The Senate also will consider legislation sponsored by Buffalo that would require data collection on missing and slain people.
Buffalo’s bill initially included missing and slain Native Americans in North Dakota, but she expanded it to include all people.
North Dakota’s Senate will decide whether to hold a contest for a replacement state logo.
The bill sailed through the House last month after lawmakers learned a new “Be Legendary” logo was awarded to a Minnesota firm. The business was awarded the $9,500 job without competition because it came in below the $10,000 threshold required for additional bids.
The bill requires the Commerce Department to hold the contest and have a logo awarded in time for the 2020 state travel guide.
The winner of the new competition would be paid $9,500.
The session opened in January with more than 900 bills and resolutions. As of Friday, Burgum had signed 106 bills.

Project says provides ‘hope’ for 16K abused, neglected kids

ROGERS (AP) — Project Ignite Light, which provides backpacks filled with basic but useful items to abused or neglected children entering the social services system, has helped more than 16,000 children North Dakota, South Dakota and Minnesota since its launch in 2008, group representatives say.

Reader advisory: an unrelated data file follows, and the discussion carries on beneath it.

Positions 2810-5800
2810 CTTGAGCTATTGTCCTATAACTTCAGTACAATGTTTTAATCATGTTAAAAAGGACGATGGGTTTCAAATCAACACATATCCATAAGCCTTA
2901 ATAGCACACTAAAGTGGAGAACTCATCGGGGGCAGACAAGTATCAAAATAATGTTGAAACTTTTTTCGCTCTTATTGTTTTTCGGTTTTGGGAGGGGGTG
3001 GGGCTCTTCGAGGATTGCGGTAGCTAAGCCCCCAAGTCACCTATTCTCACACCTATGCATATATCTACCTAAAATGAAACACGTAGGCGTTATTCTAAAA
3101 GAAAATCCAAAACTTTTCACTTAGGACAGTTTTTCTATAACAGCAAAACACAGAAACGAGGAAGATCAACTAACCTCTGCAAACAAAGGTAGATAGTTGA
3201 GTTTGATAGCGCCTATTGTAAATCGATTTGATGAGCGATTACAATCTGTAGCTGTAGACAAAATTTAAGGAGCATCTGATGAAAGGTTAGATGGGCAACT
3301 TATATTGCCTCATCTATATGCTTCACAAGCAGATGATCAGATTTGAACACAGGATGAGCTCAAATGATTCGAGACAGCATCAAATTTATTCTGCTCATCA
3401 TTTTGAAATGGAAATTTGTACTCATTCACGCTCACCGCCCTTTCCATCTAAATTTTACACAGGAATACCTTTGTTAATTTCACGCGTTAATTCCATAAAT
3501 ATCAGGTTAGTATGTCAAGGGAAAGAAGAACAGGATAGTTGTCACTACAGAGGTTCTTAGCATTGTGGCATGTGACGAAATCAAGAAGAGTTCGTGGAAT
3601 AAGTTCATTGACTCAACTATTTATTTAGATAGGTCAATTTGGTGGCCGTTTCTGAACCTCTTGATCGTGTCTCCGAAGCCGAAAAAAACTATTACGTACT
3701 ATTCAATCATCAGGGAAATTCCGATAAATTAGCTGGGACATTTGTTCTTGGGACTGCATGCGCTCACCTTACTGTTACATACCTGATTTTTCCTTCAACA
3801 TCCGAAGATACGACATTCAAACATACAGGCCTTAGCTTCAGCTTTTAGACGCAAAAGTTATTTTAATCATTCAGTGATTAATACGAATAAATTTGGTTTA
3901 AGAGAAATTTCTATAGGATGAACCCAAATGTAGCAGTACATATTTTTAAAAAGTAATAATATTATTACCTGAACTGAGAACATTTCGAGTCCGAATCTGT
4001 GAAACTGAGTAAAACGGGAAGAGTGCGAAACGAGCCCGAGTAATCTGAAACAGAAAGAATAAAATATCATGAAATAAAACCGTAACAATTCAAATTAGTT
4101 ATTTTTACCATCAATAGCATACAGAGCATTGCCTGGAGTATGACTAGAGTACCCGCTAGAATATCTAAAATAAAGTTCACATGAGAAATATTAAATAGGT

Pebbles Thompson, Project Ignite Light founder, said it was more than 10 years ago that she recognized the need to provide support for children in abuse and neglect situations.
“What we do is serve children of extreme child abuse when they’re brought into their local child advocacy center, which is strategically placed in the largest cities of every state,” Thompson said. “When a child is brought in for a forensic exam or an interview to determine the extent of abuse that they’ve suffered, we provide that child with a backpack on the off-chance this child isn’t going to be returning home. We wanted to make sure they had everything they needed.”
Thompson said these backpacks, called “Bags of Hope,” include fleece tie blankets, pajamas, toothbrushes, books, flashlights, shampoo and other items, KOVC-AM reported.
The nonprofit swiftly grew after word of the program spread around North Dakota, where there were 3,982 reports of child abuse and neglect in 2017.
Amanda Geisler, vice president of Growth and Development, said the group has been able to serve more than 16,000 children so far because other organizations and communities have backed them up.